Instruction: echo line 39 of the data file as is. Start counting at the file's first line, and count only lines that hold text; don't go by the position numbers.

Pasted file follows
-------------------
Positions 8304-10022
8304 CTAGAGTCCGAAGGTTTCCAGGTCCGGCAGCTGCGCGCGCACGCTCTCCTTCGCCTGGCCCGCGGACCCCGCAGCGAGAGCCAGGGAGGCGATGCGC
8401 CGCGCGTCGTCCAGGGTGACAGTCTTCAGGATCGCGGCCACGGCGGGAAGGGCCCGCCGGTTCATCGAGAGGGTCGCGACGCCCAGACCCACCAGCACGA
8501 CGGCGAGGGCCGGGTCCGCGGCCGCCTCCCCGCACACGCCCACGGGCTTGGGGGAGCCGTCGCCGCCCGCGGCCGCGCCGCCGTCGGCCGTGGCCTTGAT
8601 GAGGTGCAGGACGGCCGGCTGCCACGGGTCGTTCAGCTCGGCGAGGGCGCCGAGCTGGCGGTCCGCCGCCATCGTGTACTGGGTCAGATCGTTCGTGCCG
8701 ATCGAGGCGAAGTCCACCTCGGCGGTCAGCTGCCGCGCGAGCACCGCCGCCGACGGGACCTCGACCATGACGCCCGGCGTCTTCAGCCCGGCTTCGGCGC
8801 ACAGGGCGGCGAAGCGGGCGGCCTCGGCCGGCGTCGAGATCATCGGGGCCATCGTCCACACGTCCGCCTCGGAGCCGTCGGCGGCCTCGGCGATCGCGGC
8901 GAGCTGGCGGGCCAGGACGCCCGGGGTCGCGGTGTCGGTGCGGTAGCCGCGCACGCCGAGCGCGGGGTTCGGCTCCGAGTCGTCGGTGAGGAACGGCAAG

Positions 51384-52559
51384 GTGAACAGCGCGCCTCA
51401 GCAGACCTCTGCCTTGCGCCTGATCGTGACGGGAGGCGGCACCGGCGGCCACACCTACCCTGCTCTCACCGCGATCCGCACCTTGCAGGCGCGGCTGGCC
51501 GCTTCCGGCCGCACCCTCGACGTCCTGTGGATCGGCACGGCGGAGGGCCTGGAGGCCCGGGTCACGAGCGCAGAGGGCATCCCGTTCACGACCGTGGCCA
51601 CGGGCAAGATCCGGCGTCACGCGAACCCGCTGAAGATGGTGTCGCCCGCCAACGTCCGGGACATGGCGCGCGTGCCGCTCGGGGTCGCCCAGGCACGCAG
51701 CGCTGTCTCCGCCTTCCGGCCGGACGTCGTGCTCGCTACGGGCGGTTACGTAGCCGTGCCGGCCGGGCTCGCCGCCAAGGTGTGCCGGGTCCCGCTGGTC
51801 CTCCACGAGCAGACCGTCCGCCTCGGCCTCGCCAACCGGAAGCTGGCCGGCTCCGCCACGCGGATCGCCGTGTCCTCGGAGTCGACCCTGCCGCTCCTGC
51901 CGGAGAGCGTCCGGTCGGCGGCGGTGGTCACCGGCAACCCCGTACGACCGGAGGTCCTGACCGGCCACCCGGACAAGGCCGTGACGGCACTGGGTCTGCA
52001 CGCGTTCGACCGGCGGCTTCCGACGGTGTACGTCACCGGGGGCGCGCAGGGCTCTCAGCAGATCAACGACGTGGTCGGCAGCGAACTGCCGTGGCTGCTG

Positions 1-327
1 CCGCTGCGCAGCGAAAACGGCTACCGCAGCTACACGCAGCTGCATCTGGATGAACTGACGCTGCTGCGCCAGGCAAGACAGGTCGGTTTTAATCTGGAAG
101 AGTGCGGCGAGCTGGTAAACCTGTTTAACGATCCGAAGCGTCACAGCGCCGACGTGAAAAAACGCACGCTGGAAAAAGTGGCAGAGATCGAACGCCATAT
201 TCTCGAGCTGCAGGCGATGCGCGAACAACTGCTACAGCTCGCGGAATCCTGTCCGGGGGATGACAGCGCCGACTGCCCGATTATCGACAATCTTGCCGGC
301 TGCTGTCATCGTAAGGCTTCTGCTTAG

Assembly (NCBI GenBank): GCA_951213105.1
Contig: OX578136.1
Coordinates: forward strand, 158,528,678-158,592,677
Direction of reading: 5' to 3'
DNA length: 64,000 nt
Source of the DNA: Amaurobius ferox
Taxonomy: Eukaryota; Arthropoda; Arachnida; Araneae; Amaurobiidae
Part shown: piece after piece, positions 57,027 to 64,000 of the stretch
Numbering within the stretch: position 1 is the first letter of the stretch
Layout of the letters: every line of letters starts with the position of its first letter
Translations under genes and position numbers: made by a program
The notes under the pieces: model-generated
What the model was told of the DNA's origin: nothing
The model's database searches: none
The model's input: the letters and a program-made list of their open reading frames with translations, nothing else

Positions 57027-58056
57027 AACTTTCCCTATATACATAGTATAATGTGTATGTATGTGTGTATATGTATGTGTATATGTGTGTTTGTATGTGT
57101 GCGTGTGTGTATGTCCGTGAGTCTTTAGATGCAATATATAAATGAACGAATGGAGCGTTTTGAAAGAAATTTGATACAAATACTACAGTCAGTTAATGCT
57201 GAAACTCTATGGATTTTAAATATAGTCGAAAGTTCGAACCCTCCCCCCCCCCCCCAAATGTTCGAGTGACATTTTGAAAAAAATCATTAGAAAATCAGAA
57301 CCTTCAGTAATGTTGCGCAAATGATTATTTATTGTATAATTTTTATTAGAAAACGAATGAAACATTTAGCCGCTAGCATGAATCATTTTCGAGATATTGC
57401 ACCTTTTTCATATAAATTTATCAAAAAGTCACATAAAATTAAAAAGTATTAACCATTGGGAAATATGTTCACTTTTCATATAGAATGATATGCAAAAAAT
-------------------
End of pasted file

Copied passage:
57027 AACTTTCCCTATATACATAGTATAATGTGTATGTATGTGTGTATATGTATGTGTATATGTGTGTTTGTATGTGT